Wednesday, March 24, 2010

Celebrating Mary Seacole on Ada Lovelace Day

Rokki Carr sent this profile of Mary Seacole from the Spartacus Educational site in the UK:

A portrait of Mary Seacole in oils c. 1869, by the obscure London artist Albert Charles Challen (1847–81). The original was discovered in 2003 by historian Helen Rappaport, and acquired by the National Portrait Gallery in London in 2008.

Mary Jane Seacole (1805-1881)
Dedicated Healer and Entrepreneur

Mary Seacole was born in Kingston, Jamaica in 1805. Her father was a Scottish army officer and her mother a free black woman who ran a boarding house in Kingston. Mary's mother also treated people who become ill. She was a great believer in the herbal medicines. These medicines were based on the knowledge of slaves brought from Africa. This knowledge was passed on to Mary and later she also become a 'doctress'.

In 1850 Kingston was hit by a cholera epidemic. Mary Seacole, using herbal medicines, played an important role in dealing with this disease. She also dealt successfully with a yellow fever outbreak in Jamaica. Her fame as a medical practitioner grew and she was soon carrying out operations on people suffering from knife and gunshot wounds.

Mary loved travelling and as a young woman visited the Bahamas, Haiti and Cuba. In these countries she collected details of how people used local plants and herbs to treat the sick. On one trip to Panama she helped treat people during another cholera epidemic. Mary carried out an autopsy on one victim and was therefore able to learn even more about the way the disease attacked the body.

In 1853 Russia invaded Turkey. Britain and France, concerned about the growing power of Russia, went to Turkey's aid. This conflict became known as the Crimean War.

Soon after British soldiers arrived in Turkey, they began going down with cholera and malaria. Within a few weeks an estimated 8,000 men were suffering from these two diseases. At the time, disease was a far greater threat to soldiers than was the enemy. In the Crimean War, of the 21,000 soldiers who died, only 3,000 died from injuries received in battle.

When Mary Seacole heard about the cholera epidemic she traveled to London to offer her services to the British Army. There was considerable prejudice against women's involvement in medicine and her offer was rejected. When The Times publicized the fact that a large number of British soldiers were dying of cholera there was a public outcry, and the government was forced to change its mind. Florence Nightingale, who had little practical experience of cholera, was chosen to take a team of thirty-nine nurses to treat the sick soldiers.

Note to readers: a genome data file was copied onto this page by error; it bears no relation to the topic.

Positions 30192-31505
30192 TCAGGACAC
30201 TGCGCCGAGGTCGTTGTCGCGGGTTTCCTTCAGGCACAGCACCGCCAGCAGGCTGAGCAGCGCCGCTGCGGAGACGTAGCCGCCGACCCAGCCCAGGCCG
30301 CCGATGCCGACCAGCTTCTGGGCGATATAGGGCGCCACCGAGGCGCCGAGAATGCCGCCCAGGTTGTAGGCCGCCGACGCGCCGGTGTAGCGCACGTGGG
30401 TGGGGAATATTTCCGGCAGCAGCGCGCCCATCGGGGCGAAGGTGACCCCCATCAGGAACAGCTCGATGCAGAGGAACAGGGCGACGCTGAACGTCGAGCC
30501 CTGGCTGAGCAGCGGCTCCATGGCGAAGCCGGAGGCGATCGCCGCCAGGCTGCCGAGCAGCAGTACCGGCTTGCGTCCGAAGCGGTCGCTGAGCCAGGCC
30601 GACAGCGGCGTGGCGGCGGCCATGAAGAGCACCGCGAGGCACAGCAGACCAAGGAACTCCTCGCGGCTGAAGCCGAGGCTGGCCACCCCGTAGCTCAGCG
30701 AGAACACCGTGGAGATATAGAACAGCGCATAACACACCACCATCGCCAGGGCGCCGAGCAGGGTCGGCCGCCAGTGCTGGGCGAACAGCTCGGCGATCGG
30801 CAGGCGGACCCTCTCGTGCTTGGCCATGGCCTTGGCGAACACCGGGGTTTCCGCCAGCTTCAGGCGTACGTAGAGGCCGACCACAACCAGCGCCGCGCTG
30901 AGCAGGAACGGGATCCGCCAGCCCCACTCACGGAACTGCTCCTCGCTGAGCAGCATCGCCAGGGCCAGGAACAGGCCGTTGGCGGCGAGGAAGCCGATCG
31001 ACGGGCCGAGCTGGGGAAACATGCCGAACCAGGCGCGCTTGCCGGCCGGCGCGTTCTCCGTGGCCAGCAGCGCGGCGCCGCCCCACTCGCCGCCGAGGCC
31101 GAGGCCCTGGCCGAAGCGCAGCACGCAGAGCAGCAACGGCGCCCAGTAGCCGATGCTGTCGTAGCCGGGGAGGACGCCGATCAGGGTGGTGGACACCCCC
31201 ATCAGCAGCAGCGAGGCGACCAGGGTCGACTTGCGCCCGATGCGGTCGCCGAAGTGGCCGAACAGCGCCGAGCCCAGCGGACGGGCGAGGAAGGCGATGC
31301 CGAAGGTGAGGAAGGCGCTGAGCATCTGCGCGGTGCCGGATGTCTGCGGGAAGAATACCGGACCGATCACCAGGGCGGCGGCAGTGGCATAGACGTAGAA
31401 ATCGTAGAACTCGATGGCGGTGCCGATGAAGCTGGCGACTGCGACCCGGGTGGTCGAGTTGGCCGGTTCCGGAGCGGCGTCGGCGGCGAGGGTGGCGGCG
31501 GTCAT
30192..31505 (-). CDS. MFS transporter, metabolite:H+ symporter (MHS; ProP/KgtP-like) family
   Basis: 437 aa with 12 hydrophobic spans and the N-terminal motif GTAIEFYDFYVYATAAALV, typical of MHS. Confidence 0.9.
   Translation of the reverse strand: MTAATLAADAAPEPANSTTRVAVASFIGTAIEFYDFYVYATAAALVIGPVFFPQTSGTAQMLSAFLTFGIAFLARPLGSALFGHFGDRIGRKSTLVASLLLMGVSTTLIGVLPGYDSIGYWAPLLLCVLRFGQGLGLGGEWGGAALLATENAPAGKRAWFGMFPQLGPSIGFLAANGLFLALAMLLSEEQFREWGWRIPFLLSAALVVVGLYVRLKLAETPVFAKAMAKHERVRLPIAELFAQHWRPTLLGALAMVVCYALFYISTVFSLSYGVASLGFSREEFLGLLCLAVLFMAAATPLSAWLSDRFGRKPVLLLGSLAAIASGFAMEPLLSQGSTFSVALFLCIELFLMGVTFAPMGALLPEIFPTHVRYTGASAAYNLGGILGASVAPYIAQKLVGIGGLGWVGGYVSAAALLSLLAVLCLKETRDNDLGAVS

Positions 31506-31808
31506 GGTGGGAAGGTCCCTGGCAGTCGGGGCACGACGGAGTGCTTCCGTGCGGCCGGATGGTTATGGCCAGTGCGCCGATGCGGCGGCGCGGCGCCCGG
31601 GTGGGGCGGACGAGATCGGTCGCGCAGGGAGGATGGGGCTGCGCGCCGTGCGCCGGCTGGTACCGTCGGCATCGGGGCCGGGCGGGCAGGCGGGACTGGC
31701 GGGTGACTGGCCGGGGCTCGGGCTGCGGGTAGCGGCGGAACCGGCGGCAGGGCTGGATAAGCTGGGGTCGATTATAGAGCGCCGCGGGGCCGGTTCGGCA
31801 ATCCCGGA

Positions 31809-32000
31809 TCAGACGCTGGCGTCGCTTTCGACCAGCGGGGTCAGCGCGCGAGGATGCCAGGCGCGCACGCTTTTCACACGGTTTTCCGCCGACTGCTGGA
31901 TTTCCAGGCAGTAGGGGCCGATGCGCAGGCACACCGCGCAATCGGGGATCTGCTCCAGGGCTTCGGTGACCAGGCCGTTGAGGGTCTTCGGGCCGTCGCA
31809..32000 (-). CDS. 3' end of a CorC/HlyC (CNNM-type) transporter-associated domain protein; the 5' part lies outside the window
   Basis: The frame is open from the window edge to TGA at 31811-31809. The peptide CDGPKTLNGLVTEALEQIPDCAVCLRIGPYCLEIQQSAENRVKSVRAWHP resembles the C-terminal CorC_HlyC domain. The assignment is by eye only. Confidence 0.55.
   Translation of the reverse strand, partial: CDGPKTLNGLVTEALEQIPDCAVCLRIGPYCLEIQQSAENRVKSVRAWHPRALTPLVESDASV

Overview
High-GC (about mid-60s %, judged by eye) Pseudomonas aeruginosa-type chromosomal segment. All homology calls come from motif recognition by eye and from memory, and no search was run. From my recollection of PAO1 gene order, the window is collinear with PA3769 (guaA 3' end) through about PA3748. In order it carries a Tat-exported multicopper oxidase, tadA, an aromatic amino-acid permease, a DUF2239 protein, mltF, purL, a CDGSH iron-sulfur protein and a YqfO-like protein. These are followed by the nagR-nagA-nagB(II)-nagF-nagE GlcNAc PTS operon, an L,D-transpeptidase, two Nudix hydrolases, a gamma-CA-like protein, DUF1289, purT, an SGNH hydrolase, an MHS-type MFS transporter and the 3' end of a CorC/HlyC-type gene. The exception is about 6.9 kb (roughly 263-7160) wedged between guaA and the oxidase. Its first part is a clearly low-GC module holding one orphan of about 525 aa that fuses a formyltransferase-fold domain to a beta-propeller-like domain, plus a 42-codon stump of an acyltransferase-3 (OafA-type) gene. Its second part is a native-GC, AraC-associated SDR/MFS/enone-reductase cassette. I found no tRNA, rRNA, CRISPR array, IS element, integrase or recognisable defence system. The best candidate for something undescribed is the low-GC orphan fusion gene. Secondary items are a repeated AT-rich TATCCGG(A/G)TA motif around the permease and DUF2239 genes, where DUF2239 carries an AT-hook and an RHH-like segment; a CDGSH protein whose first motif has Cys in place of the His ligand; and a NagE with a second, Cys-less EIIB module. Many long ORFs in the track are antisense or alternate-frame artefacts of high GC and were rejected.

Although Mary Seacole was an expert at dealing with cholera, her application to join Florence Nightingale's team was rejected. Mary, who had become a successful business woman in Jamaica, decided to travel to the Crimea at her own expense. She visited Florence Nightingale at her hospital at Scutari but once again Mary's offer of help was refused.

Unwilling to accept defeat, Mary started up a business called the British Hotel, a few miles from the battlefront. Here she sold food and drink to the British soldiers. With the money she earned from her business Mary was able to finance the medical treatment she gave to the soldiers.
Whereas Florence Nightingale and her nurses were based in a hospital several miles from the front, Mary Seacole treated her patients on the battlefield. On several occasions she was found treating wounded soldiers from both sides while the battle was still going on.

After the war ended in 1856 Mary Seacole returned to England. She hoped to work as a nurse in India but she was unable to raise the necessary funds. Mary Seacole died in London on May 14,1881.

For more information about Mary Seacole see Wikipedia or The Victorian Web
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1 comment:

  1. Good to see this post! There is a Mary Seacole Memorial Statue Appeal [] to erect a 10 foot bronze statue of her within the grounds of St Thomas'hospital in London. The commissioned sculptor, Martin Jennings, is an internationally recognised artist particularly known for his statue of the poet John Betjeman that can be seen in London's St Pancras railway station. A further £300,000 still needs to be raised!